Four Lakes Task Force negotiated an access agreement with Boyce Hydro Power, and got a limited stay from the bankruptcy court, for the four dams the week of October 12.
During the summer season after the May 2020 flood events, many of the exposed bottomlands of the former Wixom Lake and Sanford Lake as well as some of the connected streams and other lakes have become densely vegetated, from the natural seed bank in the exposed soil. Vegetation is a highly effective means of stabilizing sediments and preventing further erosion or scouring of these areas.
The Four Lakes Task Force (FLTF) has received a grant from the Natural Resources Conservation Service (NRCS) to remove the debris pile at Sanford Dam, and will begin doing so in the coming weeks. FLTF will inventory recovered items that have distinguishing marks (owner’s name, registration number, etc.) and contact property owners to let them know that they can pick up their recovered item.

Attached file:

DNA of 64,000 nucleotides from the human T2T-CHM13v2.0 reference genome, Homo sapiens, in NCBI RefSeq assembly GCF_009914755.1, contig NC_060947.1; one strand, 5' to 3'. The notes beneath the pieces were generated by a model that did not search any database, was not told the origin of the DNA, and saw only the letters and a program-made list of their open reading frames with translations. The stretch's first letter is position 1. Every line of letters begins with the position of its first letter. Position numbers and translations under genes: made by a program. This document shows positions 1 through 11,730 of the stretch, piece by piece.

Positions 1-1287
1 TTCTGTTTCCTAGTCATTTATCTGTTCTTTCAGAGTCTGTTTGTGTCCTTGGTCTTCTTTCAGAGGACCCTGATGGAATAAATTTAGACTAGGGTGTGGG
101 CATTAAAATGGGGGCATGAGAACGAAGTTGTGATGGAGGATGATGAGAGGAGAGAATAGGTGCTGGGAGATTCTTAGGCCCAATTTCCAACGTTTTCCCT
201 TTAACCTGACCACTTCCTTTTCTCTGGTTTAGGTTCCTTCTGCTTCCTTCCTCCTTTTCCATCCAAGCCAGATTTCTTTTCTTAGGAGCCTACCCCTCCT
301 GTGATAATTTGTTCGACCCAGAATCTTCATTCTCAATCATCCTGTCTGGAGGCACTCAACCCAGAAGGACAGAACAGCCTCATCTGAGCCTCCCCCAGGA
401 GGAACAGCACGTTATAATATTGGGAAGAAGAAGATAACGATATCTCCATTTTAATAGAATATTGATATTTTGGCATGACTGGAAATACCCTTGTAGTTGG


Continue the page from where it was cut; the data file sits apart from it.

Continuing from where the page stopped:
On August 31, Four Lakes Task Force (FLTF) filed a motion seeking to be dismissed from the class-action lawsuit, Woods v. Midland County, that has been brought against multiple parties including FLTF, Boyce Hydro, Lee Mueller, and EGLE. The motion is scheduled for a hearing on October 28, 2020.
FLTF continues to maintain that lawsuits against the Task Force are without merit and including FLTF in any class action lawsuit is misguided. FLTF is a nonprofit organization representing the property owners of the four lakes. We act on behalf of the communities, the government and the Special Assessment District. Suing FLTF is equivalent to suing those who have suffered this loss.
We received a $5 million grant from the Michigan Economic Development Corporation (MEDC). Below is a summary of how that grant has been spent. There is $1,294,348.37 remaining.
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